I consider myself somewhat of a leftover ninja. I believe that every scrap of food should be eaten, for better or for worse. I've already written about my Cleaning Out the Fridge Hash as a way to empty out your veggie drawer. So now let's turn to a new realm of leftovers - bread.
Stale bread has two main uses in my kitchen. One, breadcrumbs or croutons. And two, bread pudding. Make bread pudding once, and you'll be able to pull it off again and again, with a new twist every time. First, there is the universal awesomeness that is bread. Scraps of baguette, croissant, challah, sourdough, brioche, cinnamon swirl.... They'll all work. Plus eggs. We've always got some eggs lying around. Throw in some milk and sugar, and we've got the makings of the glorious dessert that is bread pudding.
There are so many versions of bread pudding out there, and we all have our preferences, so let me be upfront with my own. I prefer bread pudding with some texture. Any recipe that calls for an overnight soak, a lot of steaming, or cutting the crusts off of soft white bread? No sir. Not for me.
I also like break pudding that is made with real... bread. Not pumpkin bread, or banana bread, or some other kind of cake posing as bread. It just feels like a waste of effort to gussy up something that's already a dessert in its own right.
OK, you still with me? Great. Let's use up some old bread.
The technique is so simple. Cut up stale bread. Make a custard. Pour the custard over the bread. Bake. Serve with something gooey and creamy and lovely. Today we'll make it with blackberries and creme Anglaise, because we're fancy like that.
Vanilla Blackberry Bread Pudding with Creme Anglaise
Yield: Serves 8-10
Prep Time: 30 min Cook Time: 40 min Total Time: 70 min
For Bread Pudding:
1 loaf stale crusty bread, cut into 1-inch squares (about 8 cups)
3 tablespoons unsalted butter, melted, plus some for greasing the pan
2.5 cups / 600 mL milk (2% or whole is ideal)
1 cup / 225g sugar
0.5 cup / 120 g brown sugar
1.5 Tbs vanilla extract
0.5 tsp salt
0.5 tsp cinnamon
8 oz / 225 g blackberries
Preheat oven to 350F / 175C. Grease your baking dish with butter. In a large bowl, toss your bread with melted butter. In the other bowl, whisk together eggs and sugar, then add vanilla extract, salt and cinnamon.
Combine bread and custard mixture. The bread should be well coated and there should be some extra liquid that has yet to soak in. If the mixture is too dry, add some more milk. Let sit for about 10 minutes, so that more liquid can absorb into the bread. Fold in the berries, then spread into the greased baking dish and pack down the chunks. Bake for about 40 minutes til edges are browned.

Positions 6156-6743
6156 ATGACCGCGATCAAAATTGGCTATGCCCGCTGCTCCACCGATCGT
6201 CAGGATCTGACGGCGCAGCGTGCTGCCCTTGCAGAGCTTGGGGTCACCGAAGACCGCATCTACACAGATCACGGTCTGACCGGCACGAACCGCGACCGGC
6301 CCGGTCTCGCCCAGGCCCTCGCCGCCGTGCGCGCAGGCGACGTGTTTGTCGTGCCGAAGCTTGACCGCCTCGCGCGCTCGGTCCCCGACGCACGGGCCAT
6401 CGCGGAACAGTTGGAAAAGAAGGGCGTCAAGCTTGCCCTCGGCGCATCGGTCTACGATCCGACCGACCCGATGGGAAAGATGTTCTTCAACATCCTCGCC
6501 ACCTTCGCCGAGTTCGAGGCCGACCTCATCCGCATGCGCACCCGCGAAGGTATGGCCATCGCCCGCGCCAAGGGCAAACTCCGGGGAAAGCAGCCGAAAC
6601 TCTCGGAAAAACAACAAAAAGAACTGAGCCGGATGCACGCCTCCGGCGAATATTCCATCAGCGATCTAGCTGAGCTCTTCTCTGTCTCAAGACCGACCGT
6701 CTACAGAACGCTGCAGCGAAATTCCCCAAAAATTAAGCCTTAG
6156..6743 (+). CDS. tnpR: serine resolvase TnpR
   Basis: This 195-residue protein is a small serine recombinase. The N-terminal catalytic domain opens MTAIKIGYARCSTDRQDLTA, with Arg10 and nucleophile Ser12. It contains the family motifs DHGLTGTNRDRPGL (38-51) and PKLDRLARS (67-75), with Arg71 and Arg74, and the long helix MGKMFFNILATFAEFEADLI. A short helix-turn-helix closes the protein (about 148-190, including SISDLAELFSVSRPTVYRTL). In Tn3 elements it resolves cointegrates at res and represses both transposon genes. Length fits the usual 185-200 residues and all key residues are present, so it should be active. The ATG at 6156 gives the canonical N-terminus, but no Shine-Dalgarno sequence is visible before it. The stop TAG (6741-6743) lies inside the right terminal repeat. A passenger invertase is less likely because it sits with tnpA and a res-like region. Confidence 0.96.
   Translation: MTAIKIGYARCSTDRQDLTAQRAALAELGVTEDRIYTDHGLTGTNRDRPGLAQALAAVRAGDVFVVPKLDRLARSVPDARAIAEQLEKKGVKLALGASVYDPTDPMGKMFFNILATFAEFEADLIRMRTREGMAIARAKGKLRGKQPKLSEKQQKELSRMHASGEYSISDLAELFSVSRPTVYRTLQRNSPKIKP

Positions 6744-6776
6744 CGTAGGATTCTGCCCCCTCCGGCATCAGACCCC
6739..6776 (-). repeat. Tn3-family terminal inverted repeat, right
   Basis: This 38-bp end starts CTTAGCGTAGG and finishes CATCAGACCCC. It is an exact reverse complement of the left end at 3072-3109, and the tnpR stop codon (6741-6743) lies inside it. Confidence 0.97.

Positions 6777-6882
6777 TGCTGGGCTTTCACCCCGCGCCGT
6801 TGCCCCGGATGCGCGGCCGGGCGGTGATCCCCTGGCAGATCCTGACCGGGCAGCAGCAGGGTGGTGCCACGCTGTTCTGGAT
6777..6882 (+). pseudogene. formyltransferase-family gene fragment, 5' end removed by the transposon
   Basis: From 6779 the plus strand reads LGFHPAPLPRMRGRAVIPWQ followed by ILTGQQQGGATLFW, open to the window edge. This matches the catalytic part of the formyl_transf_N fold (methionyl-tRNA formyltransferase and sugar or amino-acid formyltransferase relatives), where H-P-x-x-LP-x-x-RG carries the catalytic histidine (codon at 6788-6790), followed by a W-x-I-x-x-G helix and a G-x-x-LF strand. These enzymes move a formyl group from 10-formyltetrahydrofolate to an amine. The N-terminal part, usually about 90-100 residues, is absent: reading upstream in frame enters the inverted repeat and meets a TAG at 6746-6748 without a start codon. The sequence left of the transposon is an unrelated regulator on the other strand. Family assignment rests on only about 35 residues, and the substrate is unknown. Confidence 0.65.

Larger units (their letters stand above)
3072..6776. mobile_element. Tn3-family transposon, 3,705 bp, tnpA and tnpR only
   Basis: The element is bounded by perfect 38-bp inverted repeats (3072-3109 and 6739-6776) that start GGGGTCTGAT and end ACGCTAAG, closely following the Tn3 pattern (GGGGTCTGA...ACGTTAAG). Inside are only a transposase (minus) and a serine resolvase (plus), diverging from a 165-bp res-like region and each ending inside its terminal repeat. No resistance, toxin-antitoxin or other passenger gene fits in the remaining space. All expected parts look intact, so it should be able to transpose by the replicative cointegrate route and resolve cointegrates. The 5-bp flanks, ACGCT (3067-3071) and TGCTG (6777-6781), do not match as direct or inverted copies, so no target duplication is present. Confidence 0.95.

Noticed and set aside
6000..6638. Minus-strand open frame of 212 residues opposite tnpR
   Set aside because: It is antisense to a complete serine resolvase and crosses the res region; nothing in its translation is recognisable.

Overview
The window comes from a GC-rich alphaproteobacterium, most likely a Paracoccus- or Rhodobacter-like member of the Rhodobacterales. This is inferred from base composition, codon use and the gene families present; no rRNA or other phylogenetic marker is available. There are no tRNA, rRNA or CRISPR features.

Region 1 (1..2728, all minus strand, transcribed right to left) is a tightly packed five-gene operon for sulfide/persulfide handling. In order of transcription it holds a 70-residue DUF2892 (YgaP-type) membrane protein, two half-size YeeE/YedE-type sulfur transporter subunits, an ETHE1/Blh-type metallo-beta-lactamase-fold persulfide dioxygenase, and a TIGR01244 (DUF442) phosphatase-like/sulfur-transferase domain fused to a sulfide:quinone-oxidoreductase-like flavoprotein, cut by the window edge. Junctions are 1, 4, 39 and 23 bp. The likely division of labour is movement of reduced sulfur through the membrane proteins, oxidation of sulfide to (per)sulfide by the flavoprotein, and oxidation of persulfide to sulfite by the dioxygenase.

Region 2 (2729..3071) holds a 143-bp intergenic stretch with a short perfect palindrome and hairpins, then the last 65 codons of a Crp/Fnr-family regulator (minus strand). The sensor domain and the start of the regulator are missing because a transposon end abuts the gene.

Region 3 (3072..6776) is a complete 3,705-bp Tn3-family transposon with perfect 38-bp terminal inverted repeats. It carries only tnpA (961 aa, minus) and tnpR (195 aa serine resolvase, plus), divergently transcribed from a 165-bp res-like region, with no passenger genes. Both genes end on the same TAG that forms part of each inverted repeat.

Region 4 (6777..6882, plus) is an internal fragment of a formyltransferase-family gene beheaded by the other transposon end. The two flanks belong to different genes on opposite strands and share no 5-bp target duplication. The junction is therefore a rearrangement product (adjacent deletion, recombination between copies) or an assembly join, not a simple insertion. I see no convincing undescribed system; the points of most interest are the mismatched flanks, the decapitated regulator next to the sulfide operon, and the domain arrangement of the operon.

Meanwhile, make the Creme Anglaise. This is a classic sauce that tastes great on all sorts of baked desserts. No, it's not totally necessary. But once you see how easy it is and how insanely good it makes the bread pudding, you'll be willing to make the effort.
For Creme Anglaise:
2 cups / 475 mL whole milk
1 vanilla bean, split lengthwise
0.5 cup / 120 g sugar
4 egg yolks
In a medium saucepan, heat milk and vanilla bean til just simmering, for about 5 minutes. In another medium bowl, whisk the sugar and egg yolks together. Whisk in half of the hot milk in a thin stream. Pour SLOWLY and keep whisking, or else your eggs will cook. (Adding hot liquid to egg to stop it from cooking is called tempering.)
Pour the mixture back into the saucepan and cook over medium heat, stirring constantly with a wooden spoon. Cook until the sauce has thickened a bit, 4 to 5 minutes. Strain the sauce into a bowl. (Straining will take out any little chunks of cooked egg.) Scrape the vanilla seeds into the sauce.
Cut the bread into servings and drizzle warm Creme Anglaise over. Yum.
Both bread pudding and sauce will keep in the fridge. Don't forget to warm up the bread pudding in the oven or microwave. If you reheat the sauce, do it very slowly over the stovetop til just warm, or else the eggs could curdle.
For the recipe above, tinker with the type of bread, fruit and spices. Or check out one of the variations below.
Pumpkin: I LOVE the Epicurious version. This is a Thanksgiving staple.
Apple Caramel: Try this recipe, maybe with the bad supermarket croissants someone brought to the ski house.
Vanilla Ice Cream with Whiskey Caramel: One of Food + Wine's greatest publications of all time